Should You Water Your Plants with a Banana Peel?
Banana peel water for plants is all the rage on social media. Does it work? We tried it! Here's the verdict.
Bananas may be a nearly perfect food with their handy packaging and versatility, but they generate a lot of waste. More than one-third of a banana’s weight is in the peel. Wouldn’t it be great to get something beneficial out of it?
It’s not a far-fetched idea. Banana peels can be used for animal feed and blended into smoothies (wash them first — banana production is pesticide-heavy). Industrious vegans even make banana-peel “carnitas.”
If eating the peels doesn’t appeal (sorry!) to you, what about other ways to use them before tossing them in the trash? If you’re a gardener like me, maybe you’ve seen the newest trend going around “garden Twitter” and other social media sites: banana peel water. No, not to drink. To feed your plants.
The idea is simple. Put water in a jar, toss in banana peels and wait. After a day or two, water your plants with the water.
Does it work? Is there any science behind the idea? I decided to try it out myself on two houseplants, and talk to a master gardener about this trend.
Are Banana Peels Good for Plants?
Sure, but probably not through banana water.
Banana peels are organic material, which simply means the remains of carbon-based life. This could be leaves and roots from plants that die, or dead animals and waste. Organic material plays a major role in soil health by providing nutrients for plants to take up and distribute to the rest of the plant.
But before plants can use organic material, it must be broken down into useable chemical elements like nitrogen, phosphorus and potassium. Plants use these nutrients in the form of specific ions that must be near the plant roots. Until the elements take a form that plants can use, what’s the point?
Think about a compost pile. You throw eggshells, banana peels and coffee grounds in the pile and turn it every now and again. After a while, all those scraps break down into a different substance that’s rich and nutrient-dense. Getting good compost can take months or even years, depending on conditions.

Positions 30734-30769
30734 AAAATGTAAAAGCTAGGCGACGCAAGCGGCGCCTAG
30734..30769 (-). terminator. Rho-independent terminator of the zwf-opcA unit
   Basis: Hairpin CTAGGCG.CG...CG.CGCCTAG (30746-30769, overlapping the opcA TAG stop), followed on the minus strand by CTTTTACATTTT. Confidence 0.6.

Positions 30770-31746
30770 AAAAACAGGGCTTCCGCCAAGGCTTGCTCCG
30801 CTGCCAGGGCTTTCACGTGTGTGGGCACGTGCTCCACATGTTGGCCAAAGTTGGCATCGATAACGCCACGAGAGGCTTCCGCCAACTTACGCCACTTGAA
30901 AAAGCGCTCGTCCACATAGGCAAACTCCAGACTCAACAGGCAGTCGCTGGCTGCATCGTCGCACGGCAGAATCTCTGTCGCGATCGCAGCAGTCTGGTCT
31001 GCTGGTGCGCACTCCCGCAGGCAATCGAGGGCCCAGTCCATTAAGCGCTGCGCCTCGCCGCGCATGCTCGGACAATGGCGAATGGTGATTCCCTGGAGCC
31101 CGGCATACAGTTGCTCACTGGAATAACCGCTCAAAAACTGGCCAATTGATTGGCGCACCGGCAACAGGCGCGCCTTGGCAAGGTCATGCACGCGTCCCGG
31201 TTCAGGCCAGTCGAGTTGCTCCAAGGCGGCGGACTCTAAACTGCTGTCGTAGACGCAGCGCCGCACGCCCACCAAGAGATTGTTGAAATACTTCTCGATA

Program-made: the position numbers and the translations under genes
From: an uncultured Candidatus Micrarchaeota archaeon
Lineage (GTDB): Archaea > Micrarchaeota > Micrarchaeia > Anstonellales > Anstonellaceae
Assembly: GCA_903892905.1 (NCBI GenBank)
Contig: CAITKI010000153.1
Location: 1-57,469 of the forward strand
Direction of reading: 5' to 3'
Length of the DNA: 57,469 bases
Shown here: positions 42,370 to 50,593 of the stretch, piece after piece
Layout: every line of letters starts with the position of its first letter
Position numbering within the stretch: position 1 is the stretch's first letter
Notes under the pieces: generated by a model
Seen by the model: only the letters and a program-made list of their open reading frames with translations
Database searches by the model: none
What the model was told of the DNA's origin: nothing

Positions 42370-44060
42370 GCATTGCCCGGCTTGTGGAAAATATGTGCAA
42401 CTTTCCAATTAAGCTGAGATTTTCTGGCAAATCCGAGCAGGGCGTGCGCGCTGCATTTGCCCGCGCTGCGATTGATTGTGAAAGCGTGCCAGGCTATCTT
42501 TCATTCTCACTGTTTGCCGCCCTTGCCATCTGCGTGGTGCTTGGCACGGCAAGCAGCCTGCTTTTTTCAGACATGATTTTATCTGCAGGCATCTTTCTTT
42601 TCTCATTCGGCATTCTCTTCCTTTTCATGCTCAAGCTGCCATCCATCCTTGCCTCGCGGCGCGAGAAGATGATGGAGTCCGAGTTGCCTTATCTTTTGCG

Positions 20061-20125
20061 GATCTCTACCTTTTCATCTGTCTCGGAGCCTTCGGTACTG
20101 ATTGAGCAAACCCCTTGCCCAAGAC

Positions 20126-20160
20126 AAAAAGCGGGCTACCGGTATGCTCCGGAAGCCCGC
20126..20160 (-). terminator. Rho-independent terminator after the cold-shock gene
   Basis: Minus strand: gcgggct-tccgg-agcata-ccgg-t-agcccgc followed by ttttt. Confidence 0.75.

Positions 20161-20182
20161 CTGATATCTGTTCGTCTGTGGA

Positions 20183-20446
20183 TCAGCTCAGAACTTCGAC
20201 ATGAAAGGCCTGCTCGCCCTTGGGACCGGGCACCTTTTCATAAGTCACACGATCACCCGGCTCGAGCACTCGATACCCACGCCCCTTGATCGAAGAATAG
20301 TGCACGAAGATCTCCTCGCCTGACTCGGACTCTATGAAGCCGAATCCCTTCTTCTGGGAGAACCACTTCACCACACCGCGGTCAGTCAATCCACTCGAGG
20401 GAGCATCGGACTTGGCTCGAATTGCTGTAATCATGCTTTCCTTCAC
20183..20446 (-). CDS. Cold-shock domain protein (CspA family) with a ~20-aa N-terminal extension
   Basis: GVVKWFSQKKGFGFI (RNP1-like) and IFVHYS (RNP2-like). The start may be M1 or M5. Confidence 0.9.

If it takes microbes, air and water in just the right composition to break down organic materials into useable nutrients, it’s questionable that letting a banana peel steep for a day could do the same.
Boiling banana peels shows some promise for extracting potassium to aid people with kidney disease. But without a controlled process in place, homemade banana water nutrient concentrations are impossible to quantify.
Still, what could it hurt? It’s just a banana peel. Surely plants can derive some benefit from soaking a peel in water. Unfortunately, no studies have been produced showing the positive effects of banana peel water on plant growth, according to the University of Maryland Extension.
So yes, banana peels can be a source of nutrients for plants. But no, there’s no evidence putting a banana peel in water for a day or two is worth your time and effort.
How To Use Banana Peels for Plants
The best way to use banana peels for plants is to add them to your compost pile, then use the nutrient-rich compost to top-dress houseplants or fortify your garden soil. It’s a good idea to cut up the peels, too. More surface area for organisms to work on means faster breakdown of organic material.
Because houseplants can live their whole lives in one pot, they use up the nutrients in potting soil pretty quickly. If your houseplant has been in the same pot for a while, it might be time to re-pot.
If it’s happy with its home, or it’s really large and hard to re-pot, add compost to the top. You may have to lightly scrape away some of the soil at the top to avoid overfilling the pot.
Compost is great for the garden, too, but it’s a good idea to test your soil first. Adding too many nutrients is detrimental to soil and plant health.
In case you’re wondering if you can just toss banana peels directly into the soil — another common Internet trend — don’t bother. It’s an inefficient way to get nutrients to the plant roots. Rotting fruit and peels will eventually break down, but they’re unstable in the soil and invite pests.
The Verdict: Did Using Banana Water for Plants Work?
Inconclusive. Banana water didn’t hurt my ponytail palm or dracaena. They’re doing fine, but I’m not sure they look any different, either. They got a taste of banana-flavored water for a few weeks, and that’s about it.
I did not develop any gnats or other bugs. I didn’t kill my plants. These are good things. But I think I will stick to throwing the peels in the compost bin.